Stop de­lay­ing and axe the tax

Farm­ing groups not happy with six-month de­lay on the im­ple­men­ta­tion of back­packer tax

North East & Goulburn Murray Farmer - - NEWS - BY JODIE FLEM­ING jflem­ing@ne­me­

THE de­layed in­tro­duc­tion of the con­tro­ver­sial back­packer tax has at­tracted wide­spread op­po­si­tion from the agri­cul­ture in­dus­try as it pro­vides no cer­tainty to farm­ers’ that they will have a work­force to help them dur­ing the next har­vest.

The Fed­eral Gov­ern­ment an­nounced that any de­ci­sion on its plan to tax work­ing hol­i­day visa hold­ers as non-res­i­dents at 32.5 per cent would be re­viewed af­ter the elec­tion, with a final de­ci­sion on whether to en­force it to be de­layed un­til Jan­uary 1, 2017.

Dur­ing his re­cent tour around Vic­to­ria, Deputy Prime Min­is­ter and Fed­eral Min­is­ter for Agri­cul­ture and Wa­ter Barn­aby Joyce said that he “quite clearly” stated that the gov­ern­ment would have the back­packer tax is­sue re­solved be­fore it came in and he has done “pre­cisely that”.

“We have said the con­di­tions that are in place now will con­tinue un­til the first of Jan­uary, so if you are in­tend­ing on com­ing to Aus­tralia and it is in the mid­dle of July then there is ab­so­lutely no rea­son why you shouldn’t come,” Mr Joyce said.

He added that the tax could not be “got rid of” be­cause there are a whole range of is­sues that may re­quire leg­is­la­tion which can­not be ad­dressed un­til af­ter the elec­tion as the gov­ern­ment is cur­rently in a care­taker role.

“We aren’t go­ing to get leg­is­la­tion through both houses of Par­lia­ment in a care­taker mode.

“We have made sure af­ter hear­ing the con­cerns of so many peo­ple that we have, as we said we would, landed a po­si­tion be­fore the im­ple­men­ta­tion of a new tax rate which would have hap­pened on the first of July, now we have got that ex­ten­sion to the first of Jan­uary.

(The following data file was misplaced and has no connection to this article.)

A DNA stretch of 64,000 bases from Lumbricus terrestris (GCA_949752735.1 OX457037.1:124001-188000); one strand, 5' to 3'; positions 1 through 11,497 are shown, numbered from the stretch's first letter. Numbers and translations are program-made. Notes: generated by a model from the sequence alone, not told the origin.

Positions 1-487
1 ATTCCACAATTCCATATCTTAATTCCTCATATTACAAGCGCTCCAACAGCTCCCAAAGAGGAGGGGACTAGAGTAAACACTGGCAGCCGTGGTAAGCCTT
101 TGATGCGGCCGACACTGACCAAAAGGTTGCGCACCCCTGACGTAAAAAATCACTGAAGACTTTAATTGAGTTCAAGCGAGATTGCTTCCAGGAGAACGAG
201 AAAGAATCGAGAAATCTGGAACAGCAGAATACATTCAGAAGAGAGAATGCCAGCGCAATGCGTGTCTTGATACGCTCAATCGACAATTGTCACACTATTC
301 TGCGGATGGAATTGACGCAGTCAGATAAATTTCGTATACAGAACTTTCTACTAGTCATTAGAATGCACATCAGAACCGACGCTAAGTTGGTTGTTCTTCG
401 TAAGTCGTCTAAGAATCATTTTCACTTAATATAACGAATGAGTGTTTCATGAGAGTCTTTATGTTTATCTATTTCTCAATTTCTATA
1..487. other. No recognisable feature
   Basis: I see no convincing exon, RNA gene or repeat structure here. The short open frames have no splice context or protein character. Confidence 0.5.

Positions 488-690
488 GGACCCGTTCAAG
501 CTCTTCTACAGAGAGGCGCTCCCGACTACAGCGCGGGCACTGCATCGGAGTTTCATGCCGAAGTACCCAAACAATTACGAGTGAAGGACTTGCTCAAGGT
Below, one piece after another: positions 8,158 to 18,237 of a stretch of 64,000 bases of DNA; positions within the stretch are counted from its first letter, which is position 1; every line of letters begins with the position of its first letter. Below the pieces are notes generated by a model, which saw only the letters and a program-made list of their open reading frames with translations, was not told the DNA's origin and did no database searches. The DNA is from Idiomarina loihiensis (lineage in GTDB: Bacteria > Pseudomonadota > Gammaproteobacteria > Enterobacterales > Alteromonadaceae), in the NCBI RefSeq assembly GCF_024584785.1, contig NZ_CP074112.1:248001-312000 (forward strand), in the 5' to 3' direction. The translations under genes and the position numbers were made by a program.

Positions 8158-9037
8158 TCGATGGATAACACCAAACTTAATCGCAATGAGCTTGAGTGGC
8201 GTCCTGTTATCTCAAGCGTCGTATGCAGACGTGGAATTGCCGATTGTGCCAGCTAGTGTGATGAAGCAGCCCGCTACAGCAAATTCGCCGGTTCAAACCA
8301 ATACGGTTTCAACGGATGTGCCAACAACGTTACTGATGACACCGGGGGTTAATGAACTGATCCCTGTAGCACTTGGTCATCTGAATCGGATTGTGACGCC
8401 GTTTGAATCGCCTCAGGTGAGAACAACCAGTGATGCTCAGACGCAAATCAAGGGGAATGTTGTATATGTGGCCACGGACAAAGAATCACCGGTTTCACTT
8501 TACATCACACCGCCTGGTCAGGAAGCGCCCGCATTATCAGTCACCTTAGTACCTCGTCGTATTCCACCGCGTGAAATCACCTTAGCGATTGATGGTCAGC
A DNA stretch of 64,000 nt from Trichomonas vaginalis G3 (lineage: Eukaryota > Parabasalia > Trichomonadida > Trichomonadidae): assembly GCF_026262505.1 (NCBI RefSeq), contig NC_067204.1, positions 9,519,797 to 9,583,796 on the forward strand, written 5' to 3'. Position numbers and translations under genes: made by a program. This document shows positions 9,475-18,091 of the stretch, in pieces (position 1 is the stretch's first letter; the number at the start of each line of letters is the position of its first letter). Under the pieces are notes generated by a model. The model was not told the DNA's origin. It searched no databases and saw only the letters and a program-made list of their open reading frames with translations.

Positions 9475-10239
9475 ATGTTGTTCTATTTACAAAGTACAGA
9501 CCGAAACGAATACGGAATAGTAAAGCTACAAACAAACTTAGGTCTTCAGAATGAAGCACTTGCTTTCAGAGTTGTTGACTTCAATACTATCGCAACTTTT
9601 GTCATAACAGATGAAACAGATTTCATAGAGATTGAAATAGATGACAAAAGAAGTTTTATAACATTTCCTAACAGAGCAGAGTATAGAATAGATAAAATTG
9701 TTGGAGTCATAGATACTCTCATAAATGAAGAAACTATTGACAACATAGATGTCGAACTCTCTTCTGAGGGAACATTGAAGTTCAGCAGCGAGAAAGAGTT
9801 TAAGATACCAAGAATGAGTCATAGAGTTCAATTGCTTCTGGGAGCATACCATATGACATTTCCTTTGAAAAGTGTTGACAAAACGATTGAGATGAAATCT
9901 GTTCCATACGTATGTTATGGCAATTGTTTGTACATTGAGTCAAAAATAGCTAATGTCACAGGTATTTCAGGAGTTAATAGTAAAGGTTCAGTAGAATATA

“This will al­low us time so we can work through an out­come that deals with this over the long term,” Mr Joyce said.

He added that he un­der­stood the con­cerns of those af­fected by the tax and that he will do some­thing about it to reach an out­come.

“Now I am not go­ing to start declar­ing what the end of the review is be­fore I have even started it.

“If I take charge of this, and I will, we will land at an out­come that deals with con­cerns that are held by so many peo­ple, but I am not go­ing to de­clare what those con­cerns are as that would be com­pletely in­ap­pro­pri­ate be­cause I haven’t talked to them all yet,” he said.

How­ever, farm­ing groups do not be­lieve the is­sue has been re­solved at all, just de­layed un­til af­ter the elec­tion, with both sides of pol­i­tics not mak­ing any clear com­mit­ment to abol­ish­ing the con­tro­ver­sial tax.

The Na­tional Farm­ers’ Fed­er­a­tion (NFF) and its mem­ber or­gan­i­sa­tions have been fight­ing hard on the is­sue with an on­line pe­ti­tion op­pos­ing the mea­sure at­tract­ing al­most 48,000 sig­na­tures.